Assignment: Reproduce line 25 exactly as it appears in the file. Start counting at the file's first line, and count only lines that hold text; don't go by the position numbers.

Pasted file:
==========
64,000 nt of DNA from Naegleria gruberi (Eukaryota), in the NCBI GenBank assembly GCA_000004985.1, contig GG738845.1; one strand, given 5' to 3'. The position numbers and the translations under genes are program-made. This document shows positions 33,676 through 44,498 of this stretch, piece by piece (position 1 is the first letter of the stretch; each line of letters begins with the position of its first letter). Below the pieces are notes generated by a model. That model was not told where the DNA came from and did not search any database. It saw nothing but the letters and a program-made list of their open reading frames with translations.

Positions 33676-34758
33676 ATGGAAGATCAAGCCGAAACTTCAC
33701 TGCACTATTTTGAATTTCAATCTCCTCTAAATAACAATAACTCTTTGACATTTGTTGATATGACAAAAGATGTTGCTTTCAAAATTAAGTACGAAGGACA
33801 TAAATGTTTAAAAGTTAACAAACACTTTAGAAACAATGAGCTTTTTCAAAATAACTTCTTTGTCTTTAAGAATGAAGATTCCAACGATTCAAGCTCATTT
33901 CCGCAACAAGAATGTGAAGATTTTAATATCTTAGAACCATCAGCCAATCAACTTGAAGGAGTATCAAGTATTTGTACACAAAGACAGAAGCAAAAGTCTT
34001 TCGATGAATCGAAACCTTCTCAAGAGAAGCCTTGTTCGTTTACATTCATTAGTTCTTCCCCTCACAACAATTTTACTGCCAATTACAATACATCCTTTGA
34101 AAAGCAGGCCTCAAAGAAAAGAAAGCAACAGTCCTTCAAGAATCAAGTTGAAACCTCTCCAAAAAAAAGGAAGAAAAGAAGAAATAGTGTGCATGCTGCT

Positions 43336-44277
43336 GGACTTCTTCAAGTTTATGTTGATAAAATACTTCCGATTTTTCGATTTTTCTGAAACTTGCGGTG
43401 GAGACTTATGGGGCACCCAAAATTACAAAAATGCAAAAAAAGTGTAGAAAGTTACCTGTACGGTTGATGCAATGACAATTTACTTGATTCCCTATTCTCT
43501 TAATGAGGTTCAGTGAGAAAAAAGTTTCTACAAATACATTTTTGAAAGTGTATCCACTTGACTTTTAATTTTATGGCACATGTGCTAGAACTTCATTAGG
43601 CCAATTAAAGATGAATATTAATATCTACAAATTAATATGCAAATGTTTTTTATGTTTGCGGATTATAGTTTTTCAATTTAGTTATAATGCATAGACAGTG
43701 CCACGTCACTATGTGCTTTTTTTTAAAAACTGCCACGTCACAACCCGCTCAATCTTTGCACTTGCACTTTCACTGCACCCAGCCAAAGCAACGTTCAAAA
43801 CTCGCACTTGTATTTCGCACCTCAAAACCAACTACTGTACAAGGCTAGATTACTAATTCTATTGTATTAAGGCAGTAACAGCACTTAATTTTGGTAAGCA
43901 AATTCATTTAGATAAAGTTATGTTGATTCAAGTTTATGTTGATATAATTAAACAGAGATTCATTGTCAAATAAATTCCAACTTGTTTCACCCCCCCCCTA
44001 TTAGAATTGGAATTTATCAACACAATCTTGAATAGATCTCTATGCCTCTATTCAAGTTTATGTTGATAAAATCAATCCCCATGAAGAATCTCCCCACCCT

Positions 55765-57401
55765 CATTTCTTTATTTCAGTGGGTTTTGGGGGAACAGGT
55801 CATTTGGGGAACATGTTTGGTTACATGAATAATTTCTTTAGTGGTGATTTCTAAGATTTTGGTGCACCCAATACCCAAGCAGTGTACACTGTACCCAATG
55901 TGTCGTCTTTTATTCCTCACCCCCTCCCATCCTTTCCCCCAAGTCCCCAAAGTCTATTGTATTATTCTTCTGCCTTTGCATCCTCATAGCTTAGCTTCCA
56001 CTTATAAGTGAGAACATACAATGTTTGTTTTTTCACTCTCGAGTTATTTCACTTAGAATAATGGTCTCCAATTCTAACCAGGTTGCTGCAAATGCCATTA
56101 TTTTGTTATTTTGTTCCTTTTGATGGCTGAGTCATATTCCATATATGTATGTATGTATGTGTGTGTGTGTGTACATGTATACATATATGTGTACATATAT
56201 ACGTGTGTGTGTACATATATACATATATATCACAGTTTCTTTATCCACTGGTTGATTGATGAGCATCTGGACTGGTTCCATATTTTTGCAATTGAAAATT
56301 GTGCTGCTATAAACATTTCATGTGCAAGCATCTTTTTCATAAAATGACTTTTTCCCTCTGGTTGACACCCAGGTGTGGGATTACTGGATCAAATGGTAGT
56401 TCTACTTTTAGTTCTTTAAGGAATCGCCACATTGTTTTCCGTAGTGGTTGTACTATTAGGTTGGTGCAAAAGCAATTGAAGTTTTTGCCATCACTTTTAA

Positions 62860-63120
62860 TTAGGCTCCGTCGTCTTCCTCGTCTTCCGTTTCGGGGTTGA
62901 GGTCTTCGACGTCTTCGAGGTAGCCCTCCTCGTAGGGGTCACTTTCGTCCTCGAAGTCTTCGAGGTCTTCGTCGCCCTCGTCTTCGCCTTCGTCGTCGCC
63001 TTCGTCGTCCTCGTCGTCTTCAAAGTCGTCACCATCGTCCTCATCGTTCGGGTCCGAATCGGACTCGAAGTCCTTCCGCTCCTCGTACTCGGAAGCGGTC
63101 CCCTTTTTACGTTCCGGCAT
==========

56301 GTGCTGCTATAAACATTTCATGTGCAAGCATCTTTTTCATAAAATGACTTTTTCCCTCTGGTTGACACCCAGGTGTGGGATTACTGGATCAAATGGTAGT